Coughing is an important defense mechanism that helps airways in the throat and chest in the clearing of mucus or foreign materials. A cough may be acute (lasting less than three weeks) or chronic (lasting greater than three weeks). Certain medical conditions can cause coughing. These include upper respiratory infections, sinusitis, rhinitis, asthma, or gastroesophageal reflux disease. Certain prescription medications may also cause coughing as a side effect. A cough may be productive or nonproductive, and should be treated accordingly. For a nonproductive cough, a cough suppressant medicine is used for treatment. Codeine is available in some states in limited amounts without a prescription, and is used primarily for nighttime coughing. Dextromethorphan is another over-the-counter cough suppressant found in many products. Benzonatate (Tessalon Perles) is available only with a prescription for the treatment of a nonproductive cough. Guaifenesin is an expectorant which is used for a productive cough. It works by thinning mucus to improve the process of coughing and clear mucus from the airway. If a cough is caused by smoking, emphysema, asthma, or chronic bronchitis, treatment should not be used because the cough is acting to keep the lungs clear and permit breathing.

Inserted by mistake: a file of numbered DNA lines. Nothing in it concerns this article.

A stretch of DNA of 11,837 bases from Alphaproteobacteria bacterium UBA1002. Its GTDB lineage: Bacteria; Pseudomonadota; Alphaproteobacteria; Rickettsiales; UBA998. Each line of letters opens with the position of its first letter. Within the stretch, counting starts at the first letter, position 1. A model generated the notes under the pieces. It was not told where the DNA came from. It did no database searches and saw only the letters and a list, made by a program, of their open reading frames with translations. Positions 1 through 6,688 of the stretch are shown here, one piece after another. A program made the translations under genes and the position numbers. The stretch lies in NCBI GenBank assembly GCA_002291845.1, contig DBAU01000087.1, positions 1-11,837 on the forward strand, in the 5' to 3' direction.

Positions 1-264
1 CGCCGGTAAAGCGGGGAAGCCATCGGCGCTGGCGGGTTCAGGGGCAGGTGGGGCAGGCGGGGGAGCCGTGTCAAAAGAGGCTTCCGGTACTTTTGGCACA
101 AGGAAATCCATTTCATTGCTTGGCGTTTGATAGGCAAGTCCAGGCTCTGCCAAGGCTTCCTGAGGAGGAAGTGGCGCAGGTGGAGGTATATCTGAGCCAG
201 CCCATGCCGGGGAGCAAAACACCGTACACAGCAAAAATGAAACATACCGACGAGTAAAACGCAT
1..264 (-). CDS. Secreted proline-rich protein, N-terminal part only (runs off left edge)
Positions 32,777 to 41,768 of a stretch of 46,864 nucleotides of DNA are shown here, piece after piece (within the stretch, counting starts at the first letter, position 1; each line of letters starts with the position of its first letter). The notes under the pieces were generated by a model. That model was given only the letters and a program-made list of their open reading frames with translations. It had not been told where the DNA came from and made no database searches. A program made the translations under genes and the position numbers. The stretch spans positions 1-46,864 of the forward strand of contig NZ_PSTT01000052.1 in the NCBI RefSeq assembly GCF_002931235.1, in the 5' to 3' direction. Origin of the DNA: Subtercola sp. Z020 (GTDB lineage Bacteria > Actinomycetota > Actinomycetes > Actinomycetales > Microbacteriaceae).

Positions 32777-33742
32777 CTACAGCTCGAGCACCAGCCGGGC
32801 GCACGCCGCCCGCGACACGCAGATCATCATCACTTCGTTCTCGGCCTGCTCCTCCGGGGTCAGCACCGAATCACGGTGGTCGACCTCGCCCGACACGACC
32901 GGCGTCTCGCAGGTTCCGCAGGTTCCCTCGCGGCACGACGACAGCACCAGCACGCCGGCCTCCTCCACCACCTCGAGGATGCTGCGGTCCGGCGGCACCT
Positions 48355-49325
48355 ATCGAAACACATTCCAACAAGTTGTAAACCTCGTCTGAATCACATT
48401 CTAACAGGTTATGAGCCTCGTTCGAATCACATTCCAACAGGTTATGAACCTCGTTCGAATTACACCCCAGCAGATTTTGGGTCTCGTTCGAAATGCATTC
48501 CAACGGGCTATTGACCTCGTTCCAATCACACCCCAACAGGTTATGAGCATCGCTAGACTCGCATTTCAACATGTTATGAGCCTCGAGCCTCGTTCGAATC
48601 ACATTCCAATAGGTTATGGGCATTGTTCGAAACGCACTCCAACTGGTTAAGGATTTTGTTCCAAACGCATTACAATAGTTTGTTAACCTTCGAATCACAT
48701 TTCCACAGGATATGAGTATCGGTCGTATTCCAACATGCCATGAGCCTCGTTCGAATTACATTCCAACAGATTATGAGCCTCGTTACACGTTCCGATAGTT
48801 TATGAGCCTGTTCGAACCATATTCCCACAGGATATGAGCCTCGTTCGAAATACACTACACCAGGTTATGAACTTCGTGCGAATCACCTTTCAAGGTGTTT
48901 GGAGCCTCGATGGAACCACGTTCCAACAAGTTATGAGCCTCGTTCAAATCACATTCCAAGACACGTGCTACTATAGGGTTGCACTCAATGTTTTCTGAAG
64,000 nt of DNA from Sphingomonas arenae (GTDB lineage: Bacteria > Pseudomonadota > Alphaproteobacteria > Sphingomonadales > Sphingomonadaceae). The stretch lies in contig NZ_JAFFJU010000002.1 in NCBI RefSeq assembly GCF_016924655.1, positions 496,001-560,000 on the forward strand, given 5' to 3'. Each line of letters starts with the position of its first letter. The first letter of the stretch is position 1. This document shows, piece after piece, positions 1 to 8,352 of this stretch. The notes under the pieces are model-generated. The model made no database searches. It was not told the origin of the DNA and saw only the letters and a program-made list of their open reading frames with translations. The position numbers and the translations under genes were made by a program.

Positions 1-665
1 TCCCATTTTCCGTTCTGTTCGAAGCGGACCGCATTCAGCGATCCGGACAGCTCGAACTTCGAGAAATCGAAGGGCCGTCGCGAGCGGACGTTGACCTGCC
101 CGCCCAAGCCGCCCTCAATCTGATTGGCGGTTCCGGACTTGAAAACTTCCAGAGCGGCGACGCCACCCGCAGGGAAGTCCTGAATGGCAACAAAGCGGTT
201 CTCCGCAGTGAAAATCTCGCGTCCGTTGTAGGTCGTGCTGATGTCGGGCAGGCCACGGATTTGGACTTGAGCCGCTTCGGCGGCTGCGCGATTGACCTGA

Different types of coughs and treatments
September 8, 2006